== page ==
The caves though, were even better. Sacred caves used for both fertility rituals and human sacrifices, the hall after the first room was lined with bones. Don´t know why they´re still there, but still really cool and eery to see. The cave system was MASSIVE. Each room was a goot 20-25 meters high and wide, filled with all sorts of incredible natural formations. Of course, it was filled with water and mud, so it was slippery (which comes into play later), so I had a lot of trouble walking. Also, we only came in with six flashlights, and over time two ran out of batteries. So, it was dark and hard to see where you stepped.One of the men on the tour was indigenous, and at the back to the cave before leaving, he insisted on doing a purification offering to the spirits of the cave to prevent any bad spirits coming with us, and to honor the good spirits. This was great thing to witness and take part of, because I hadn´t seen any indigenous rituals before. He piled some different types of herbs and grasses, put us in a circle, then lit them (eventually, it took a while) on fire. Then, he slowly prayed to the spirits of each element (earth, wind, water, etc), each prayer with it´s own movement. Then, he asked people to say their own prayer. At one point, I think he asked me, but I had no idea what was going on, so we kind of all stood there awkwardly until someone else started talking, and then I realized that it was supposed to be me…oops. Then, he asked us to cleanse ourselves with rose oil. After this, the fumes from the fire really got at me. It was basically incense, which I´m kind of allergic to…so I started coughing. I felt really bad about disrupting and not being able to participate as fully, but I couldn´t breath. I hope I didn´t insult him too bad.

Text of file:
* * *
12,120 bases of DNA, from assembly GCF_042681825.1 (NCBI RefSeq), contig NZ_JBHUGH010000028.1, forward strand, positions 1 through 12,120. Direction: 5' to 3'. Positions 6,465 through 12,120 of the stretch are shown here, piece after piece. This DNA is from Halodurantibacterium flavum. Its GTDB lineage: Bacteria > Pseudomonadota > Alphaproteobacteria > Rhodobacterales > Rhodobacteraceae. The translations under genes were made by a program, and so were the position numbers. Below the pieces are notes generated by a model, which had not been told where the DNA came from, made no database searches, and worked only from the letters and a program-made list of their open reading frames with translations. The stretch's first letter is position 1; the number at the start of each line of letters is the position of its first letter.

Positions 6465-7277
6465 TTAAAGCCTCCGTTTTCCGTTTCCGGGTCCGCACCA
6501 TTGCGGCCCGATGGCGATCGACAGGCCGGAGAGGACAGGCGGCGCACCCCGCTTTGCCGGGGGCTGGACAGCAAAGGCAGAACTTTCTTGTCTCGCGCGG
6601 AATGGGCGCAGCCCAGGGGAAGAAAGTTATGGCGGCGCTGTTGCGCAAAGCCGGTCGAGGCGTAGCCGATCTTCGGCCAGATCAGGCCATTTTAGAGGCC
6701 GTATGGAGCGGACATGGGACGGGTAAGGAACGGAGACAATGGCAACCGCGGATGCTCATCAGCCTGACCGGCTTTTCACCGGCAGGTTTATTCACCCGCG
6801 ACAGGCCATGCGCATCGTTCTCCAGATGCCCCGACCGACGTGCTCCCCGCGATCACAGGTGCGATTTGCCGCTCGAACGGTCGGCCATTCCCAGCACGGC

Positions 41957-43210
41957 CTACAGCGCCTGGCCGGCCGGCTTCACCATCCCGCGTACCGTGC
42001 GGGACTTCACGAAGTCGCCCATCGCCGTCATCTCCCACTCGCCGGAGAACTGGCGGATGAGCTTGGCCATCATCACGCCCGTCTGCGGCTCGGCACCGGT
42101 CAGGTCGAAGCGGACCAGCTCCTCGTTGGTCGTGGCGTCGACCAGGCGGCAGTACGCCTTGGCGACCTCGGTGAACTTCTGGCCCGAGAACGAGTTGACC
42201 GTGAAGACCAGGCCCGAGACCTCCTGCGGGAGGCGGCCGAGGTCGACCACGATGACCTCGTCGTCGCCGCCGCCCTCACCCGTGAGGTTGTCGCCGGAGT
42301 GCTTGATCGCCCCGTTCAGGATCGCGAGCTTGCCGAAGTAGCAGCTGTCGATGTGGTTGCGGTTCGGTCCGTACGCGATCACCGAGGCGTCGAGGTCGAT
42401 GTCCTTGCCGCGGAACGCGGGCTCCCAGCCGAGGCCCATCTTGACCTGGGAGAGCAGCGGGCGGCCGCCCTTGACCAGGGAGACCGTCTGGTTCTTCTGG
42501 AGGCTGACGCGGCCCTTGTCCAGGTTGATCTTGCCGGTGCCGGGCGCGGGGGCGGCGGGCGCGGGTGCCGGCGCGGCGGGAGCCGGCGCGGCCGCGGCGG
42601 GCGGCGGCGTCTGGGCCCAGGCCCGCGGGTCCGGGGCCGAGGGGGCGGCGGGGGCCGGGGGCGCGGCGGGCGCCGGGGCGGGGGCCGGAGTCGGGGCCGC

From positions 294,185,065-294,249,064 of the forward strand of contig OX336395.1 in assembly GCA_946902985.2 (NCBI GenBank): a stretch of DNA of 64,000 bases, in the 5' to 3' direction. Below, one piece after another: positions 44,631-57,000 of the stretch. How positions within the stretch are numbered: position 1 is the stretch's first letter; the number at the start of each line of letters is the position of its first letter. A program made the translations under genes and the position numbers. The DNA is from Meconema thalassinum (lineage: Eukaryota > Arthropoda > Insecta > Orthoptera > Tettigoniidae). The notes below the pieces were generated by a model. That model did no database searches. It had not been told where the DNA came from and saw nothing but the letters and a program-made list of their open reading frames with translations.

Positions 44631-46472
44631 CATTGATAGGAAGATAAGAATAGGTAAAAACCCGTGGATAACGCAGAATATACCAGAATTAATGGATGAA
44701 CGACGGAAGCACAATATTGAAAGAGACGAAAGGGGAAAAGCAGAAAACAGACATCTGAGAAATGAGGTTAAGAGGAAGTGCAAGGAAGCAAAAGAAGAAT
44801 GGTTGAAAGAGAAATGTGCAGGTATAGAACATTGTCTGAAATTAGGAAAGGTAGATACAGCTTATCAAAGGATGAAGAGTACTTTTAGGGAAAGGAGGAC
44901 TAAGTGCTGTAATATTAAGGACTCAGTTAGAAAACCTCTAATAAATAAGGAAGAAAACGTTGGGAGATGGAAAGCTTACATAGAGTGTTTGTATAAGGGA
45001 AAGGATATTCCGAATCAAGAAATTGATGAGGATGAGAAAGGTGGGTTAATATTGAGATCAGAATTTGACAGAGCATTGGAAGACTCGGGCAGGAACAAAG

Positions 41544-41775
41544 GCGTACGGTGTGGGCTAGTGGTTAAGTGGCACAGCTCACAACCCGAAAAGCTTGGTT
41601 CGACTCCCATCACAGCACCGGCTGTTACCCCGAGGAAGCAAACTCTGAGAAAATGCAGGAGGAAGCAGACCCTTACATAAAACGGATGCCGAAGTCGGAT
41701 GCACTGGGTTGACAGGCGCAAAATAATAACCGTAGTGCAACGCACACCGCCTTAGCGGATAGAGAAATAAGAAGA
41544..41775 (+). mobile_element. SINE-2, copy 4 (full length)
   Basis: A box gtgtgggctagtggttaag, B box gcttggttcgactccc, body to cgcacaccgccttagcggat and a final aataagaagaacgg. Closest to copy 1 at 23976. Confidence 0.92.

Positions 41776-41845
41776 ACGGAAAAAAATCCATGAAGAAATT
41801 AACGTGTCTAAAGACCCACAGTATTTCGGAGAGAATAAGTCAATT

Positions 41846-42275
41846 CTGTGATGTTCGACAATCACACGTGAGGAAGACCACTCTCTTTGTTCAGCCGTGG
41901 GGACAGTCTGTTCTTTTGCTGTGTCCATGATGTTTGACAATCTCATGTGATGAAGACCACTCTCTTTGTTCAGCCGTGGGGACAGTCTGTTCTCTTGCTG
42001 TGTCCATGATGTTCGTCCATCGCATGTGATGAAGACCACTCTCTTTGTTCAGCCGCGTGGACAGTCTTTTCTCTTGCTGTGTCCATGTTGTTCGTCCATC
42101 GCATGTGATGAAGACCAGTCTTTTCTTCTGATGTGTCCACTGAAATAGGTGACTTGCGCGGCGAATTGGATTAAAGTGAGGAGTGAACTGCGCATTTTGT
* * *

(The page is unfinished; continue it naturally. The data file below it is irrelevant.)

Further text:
Afterwards, we headed out of the cave. This is where the problem started for me, from the mud. Coming down, I slipped and fell. I just laughed, and got back up because it wasn´t bad, and kept going. Unfortunately, two of the lanterns had gone out, and I really could see. Eventually, I slipped again…worse. I made a wrong step, causing my feet to go out from under me, I slammed to the ground and ended up sliding a good 20-25 feet, only stopping because I ended up feet-first in a mud puddle. With all the boulders everywhere, I felt incredibly lucky that I hadn´t hit my head or seriously injured myself (remember, it was 30 mins left to leave the cave, and hour hike back uphill, and 2-3 hour drive to the city. If I´d been hurt, I would´ve been screwed). So, I took the bruises. However, I did need help getting back up, and ended up with one the men helping me out of the cave the rest of the way (I just would´ve kept falling, and he was being nice and chivalrous). Then, we all got a good laugh about just how muddy I was. At least the day was great fun. Then, back to Chachapoyas.